With increased options in the city and a growing population of 20-somethings, Las Vegas show business is only getting tougher.
Traditionally ticketed shows such as “Divas Las Vegas” or “Jersey Boys” are up against not only one another, but are competing against an increasing number of dayclubs, nightclubs and celebrity-owned restaurants for visitors’ entertainment dollars. In some demographics they may be fighting a losing battle.
The Millennial generation in particular tends to traverse dayclubs when the sun’s out, then they’ll have dinner at a celebrity-owned restaurant and head to a nightclub, leaving no room for a show experience.
“The only anomaly I have is ‘Thunder From Down Under,’ ” Adam Steck, CEO of SPI Entertainment, said.
With a 94 percent capacity, the male revue is always popular.
Some of his other shows, though, are hurting because nightclubs are slicing away his business.
“They’re taking business away from traditionally ticketed shows,” Steck said. “As a producer, you need to be a bit more scrappy in selling your shows.”
Mike Newcomb, executive director of the Thomas & Mack Center, agreed with Steck.
“The economy here in Las Vegas is doing pretty well, but everybody is fighting for that entertainment dollar.”
Nevertheless, ticket sales are up at the Thomas & Mack Center, “probably in the 10 percent range” from a year earlier, and Newcomb said part of that is spurred on by major events that people will attend regardless of their financial situation, such as the National Finals Rodeo.
Other shows, too, continue to attract strong audiences.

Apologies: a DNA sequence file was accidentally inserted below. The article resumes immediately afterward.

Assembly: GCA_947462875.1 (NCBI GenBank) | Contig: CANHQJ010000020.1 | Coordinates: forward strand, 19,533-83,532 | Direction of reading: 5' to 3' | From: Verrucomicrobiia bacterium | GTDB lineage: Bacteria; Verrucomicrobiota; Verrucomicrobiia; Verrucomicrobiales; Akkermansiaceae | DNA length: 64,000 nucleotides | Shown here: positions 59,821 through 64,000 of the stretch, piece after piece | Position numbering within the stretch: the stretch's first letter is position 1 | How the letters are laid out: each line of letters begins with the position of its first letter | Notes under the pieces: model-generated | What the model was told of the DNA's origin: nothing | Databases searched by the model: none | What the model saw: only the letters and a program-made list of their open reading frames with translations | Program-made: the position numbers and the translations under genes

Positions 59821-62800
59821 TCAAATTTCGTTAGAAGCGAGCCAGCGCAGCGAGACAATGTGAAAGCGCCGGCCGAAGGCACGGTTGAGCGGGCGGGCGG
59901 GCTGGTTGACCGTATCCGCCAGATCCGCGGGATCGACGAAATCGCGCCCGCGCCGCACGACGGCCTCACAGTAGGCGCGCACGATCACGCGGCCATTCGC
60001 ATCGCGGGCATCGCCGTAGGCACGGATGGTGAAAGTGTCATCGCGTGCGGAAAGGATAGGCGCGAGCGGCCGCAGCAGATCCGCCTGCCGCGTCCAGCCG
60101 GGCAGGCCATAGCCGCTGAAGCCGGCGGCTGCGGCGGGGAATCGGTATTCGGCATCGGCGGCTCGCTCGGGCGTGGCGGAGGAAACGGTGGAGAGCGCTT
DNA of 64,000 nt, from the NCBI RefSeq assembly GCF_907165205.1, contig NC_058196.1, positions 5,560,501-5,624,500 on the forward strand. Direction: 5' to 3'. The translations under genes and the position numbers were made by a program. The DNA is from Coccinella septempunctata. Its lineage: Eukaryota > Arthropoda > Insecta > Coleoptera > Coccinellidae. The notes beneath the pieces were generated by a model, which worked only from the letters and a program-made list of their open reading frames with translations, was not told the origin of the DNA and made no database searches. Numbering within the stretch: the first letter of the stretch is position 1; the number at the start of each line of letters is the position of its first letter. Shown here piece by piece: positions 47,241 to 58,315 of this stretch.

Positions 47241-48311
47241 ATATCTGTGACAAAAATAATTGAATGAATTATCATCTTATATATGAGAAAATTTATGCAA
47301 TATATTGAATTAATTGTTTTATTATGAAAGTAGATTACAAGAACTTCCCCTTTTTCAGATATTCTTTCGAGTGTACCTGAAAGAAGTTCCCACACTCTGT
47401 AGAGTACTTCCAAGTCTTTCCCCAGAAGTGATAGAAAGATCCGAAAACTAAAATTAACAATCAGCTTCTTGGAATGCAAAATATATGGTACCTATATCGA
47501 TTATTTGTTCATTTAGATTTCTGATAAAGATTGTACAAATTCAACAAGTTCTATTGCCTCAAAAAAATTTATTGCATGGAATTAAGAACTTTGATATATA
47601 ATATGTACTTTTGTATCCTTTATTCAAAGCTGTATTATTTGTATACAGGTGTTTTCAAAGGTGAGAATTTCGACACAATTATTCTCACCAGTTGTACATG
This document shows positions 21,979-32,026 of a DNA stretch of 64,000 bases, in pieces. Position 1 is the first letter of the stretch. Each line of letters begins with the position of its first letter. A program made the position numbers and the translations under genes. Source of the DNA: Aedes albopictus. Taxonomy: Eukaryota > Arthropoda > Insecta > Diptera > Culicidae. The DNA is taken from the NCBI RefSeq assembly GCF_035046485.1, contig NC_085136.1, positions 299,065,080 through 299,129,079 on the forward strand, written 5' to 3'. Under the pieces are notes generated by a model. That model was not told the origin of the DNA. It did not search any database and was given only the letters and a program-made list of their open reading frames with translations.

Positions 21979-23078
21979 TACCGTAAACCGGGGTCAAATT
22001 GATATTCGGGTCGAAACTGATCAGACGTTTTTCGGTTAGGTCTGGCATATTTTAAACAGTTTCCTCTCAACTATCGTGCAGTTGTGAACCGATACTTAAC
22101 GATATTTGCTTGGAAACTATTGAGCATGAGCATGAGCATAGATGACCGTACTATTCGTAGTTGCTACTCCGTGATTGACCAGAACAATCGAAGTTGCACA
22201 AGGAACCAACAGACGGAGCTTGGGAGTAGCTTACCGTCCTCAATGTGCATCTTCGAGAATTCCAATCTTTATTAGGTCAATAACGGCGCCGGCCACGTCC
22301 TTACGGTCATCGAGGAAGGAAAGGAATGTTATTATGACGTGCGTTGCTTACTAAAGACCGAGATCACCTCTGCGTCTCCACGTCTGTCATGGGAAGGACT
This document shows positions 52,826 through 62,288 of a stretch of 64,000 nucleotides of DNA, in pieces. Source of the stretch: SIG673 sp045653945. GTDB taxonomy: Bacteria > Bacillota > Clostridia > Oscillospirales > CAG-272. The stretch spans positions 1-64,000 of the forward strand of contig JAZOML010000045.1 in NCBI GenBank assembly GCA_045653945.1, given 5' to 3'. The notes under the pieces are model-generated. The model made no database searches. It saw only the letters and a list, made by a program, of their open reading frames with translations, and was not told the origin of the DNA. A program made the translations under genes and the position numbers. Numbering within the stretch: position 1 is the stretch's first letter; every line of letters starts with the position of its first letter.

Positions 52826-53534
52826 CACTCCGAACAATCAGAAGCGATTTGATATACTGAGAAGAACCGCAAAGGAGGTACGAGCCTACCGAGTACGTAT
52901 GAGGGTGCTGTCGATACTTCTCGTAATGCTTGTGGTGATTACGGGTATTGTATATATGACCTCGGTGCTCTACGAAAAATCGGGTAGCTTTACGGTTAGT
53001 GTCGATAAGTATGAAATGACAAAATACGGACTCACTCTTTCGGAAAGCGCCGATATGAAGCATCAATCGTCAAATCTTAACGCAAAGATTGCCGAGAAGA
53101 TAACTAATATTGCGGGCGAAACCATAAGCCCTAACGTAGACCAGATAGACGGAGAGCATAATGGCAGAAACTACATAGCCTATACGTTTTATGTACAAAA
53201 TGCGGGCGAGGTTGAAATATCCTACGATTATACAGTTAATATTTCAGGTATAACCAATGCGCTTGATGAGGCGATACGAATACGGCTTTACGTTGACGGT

“ ‘Absinthe’ is sold out every night, it doesn’t matter,” Scott Zeiger, co-founder of Base Entertainment, said.
Other shows have their popular seasons, such as “Jersey Boys” and “Million Dollar Quartet,” which tend to do better when the business travelers are out and about in the fall.
Zeiger said Las Vegas demographics change with the season. In the summer, younger tourists choose to hang at the pool. In the fall, business travelers come back, and typically buy show tickets.
Steck said there are two particularly strong demographics right now: female bachelorette parties and baby boomers. But the nightclub demographic, people ages 21 to 35, continues to throw a wrench in the system.
“It’s a tougher environment to produce shows than it’s ever been,” Steck said.
Also, he said people seem to be more interested in seeing a celebrity than watching a full-on production.
The economy, too, has had its effects.
“What we’re seeing the last few years is people in the city are very value conscious,” Newcomb said.
They’re picking events carefully and looking for coupons and specials, including using ticket brokers’ services.
Zeiger called ticket brokers “another sales channel,” and Steck said ticket brokers seem to be the trend, as he uses them for most of his shows with the exception of “Thunder From Down Under” and “Human Nature.”
“We just have to be clever to figure out what discounts to give, to not cheapen the show and give value for the dollar,” Steck said.
He called the local ticket system as it stands “bastardized” and said it’s getting more and more difficult to sell tickets and make money because of all the fees that can be applied to a price.
“It’s not good for the consumer, which is why we have to discount tickets,” Steck said.
Zeiger, meanwhile, said for the industry to self-regulate, it must be cognizant of value-minded tourists while keeping entertainment quality high.
“If we can provide top-quality entertainment with an equal measure of value, we can survive forever,” Zeiger said.
If there’s no value, it gets troubling for companies, he said, because producers only have one revenue stream: the box office.
“It’s an industry that needs careful attention, almost daily, to the marketing effort and the pricing effort,” Zeiger said. “I’m hopeful that it doesn’t become just a place for club kids to go wild, but that the equilibrium of what Vegas has to offer stays in check.”
Steck said he’s still happy about his chosen profession.
“At the end of the day we can all bitch and moan, but I feel very grateful to do what I do,” he said. “I wouldn’t give it up for the world. I don’t take it for granted at all.”
Contact reporter Laura Carroll at firstname.lastname@example.org or 702-380-4588. Follow @lscvegas on Twitter.